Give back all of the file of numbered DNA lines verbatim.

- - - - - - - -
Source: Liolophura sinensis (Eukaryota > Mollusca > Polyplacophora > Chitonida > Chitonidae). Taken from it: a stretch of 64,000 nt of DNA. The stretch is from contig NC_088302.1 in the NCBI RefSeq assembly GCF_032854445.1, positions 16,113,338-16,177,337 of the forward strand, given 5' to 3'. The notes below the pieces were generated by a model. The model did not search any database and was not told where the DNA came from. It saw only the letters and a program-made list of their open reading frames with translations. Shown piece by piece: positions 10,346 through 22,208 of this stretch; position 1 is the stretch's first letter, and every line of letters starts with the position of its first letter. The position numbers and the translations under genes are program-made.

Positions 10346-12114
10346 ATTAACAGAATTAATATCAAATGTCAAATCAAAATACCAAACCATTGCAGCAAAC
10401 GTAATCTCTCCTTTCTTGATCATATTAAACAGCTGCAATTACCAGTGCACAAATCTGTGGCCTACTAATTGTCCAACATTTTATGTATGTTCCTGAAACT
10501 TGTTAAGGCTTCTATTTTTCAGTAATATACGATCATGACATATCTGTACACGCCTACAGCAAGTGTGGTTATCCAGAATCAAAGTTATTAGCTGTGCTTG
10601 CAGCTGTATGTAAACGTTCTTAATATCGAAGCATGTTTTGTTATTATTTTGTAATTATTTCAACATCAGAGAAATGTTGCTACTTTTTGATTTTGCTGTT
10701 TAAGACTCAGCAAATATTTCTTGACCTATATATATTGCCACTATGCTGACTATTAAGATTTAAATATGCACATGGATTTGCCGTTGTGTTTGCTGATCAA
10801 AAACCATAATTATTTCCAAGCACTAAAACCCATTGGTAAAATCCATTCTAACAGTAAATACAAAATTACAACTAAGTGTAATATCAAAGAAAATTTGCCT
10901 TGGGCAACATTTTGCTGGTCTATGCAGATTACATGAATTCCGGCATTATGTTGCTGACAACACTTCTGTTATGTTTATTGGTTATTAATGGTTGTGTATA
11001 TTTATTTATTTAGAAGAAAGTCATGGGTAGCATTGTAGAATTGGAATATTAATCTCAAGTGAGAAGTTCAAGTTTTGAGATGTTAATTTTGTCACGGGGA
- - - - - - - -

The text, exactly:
Source: Liolophura sinensis (Eukaryota > Mollusca > Polyplacophora > Chitonida > Chitonidae). Taken from it: a stretch of 64,000 nt of DNA. The stretch is from contig NC_088302.1 in the NCBI RefSeq assembly GCF_032854445.1, positions 16,113,338-16,177,337 of the forward strand, given 5' to 3'. The notes below the pieces were generated by a model. The model did not search any database and was not told where the DNA came from. It saw only the letters and a program-made list of their open reading frames with translations. Shown piece by piece: positions 10,346 through 22,208 of this stretch; position 1 is the stretch's first letter, and every line of letters starts with the position of its first letter. The position numbers and the translations under genes are program-made.

Positions 10346-12114
10346 ATTAACAGAATTAATATCAAATGTCAAATCAAAATACCAAACCATTGCAGCAAAC
10401 GTAATCTCTCCTTTCTTGATCATATTAAACAGCTGCAATTACCAGTGCACAAATCTGTGGCCTACTAATTGTCCAACATTTTATGTATGTTCCTGAAACT
10501 TGTTAAGGCTTCTATTTTTCAGTAATATACGATCATGACATATCTGTACACGCCTACAGCAAGTGTGGTTATCCAGAATCAAAGTTATTAGCTGTGCTTG
10601 CAGCTGTATGTAAACGTTCTTAATATCGAAGCATGTTTTGTTATTATTTTGTAATTATTTCAACATCAGAGAAATGTTGCTACTTTTTGATTTTGCTGTT
10701 TAAGACTCAGCAAATATTTCTTGACCTATATATATTGCCACTATGCTGACTATTAAGATTTAAATATGCACATGGATTTGCCGTTGTGTTTGCTGATCAA
10801 AAACCATAATTATTTCCAAGCACTAAAACCCATTGGTAAAATCCATTCTAACAGTAAATACAAAATTACAACTAAGTGTAATATCAAAGAAAATTTGCCT
10901 TGGGCAACATTTTGCTGGTCTATGCAGATTACATGAATTCCGGCATTATGTTGCTGACAACACTTCTGTTATGTTTATTGGTTATTAATGGTTGTGTATA
11001 TTTATTTATTTAGAAGAAAGTCATGGGTAGCATTGTAGAATTGGAATATTAATCTCAAGTGAGAAGTTCAAGTTTTGAGATGTTAATTTTGTCACGGGGA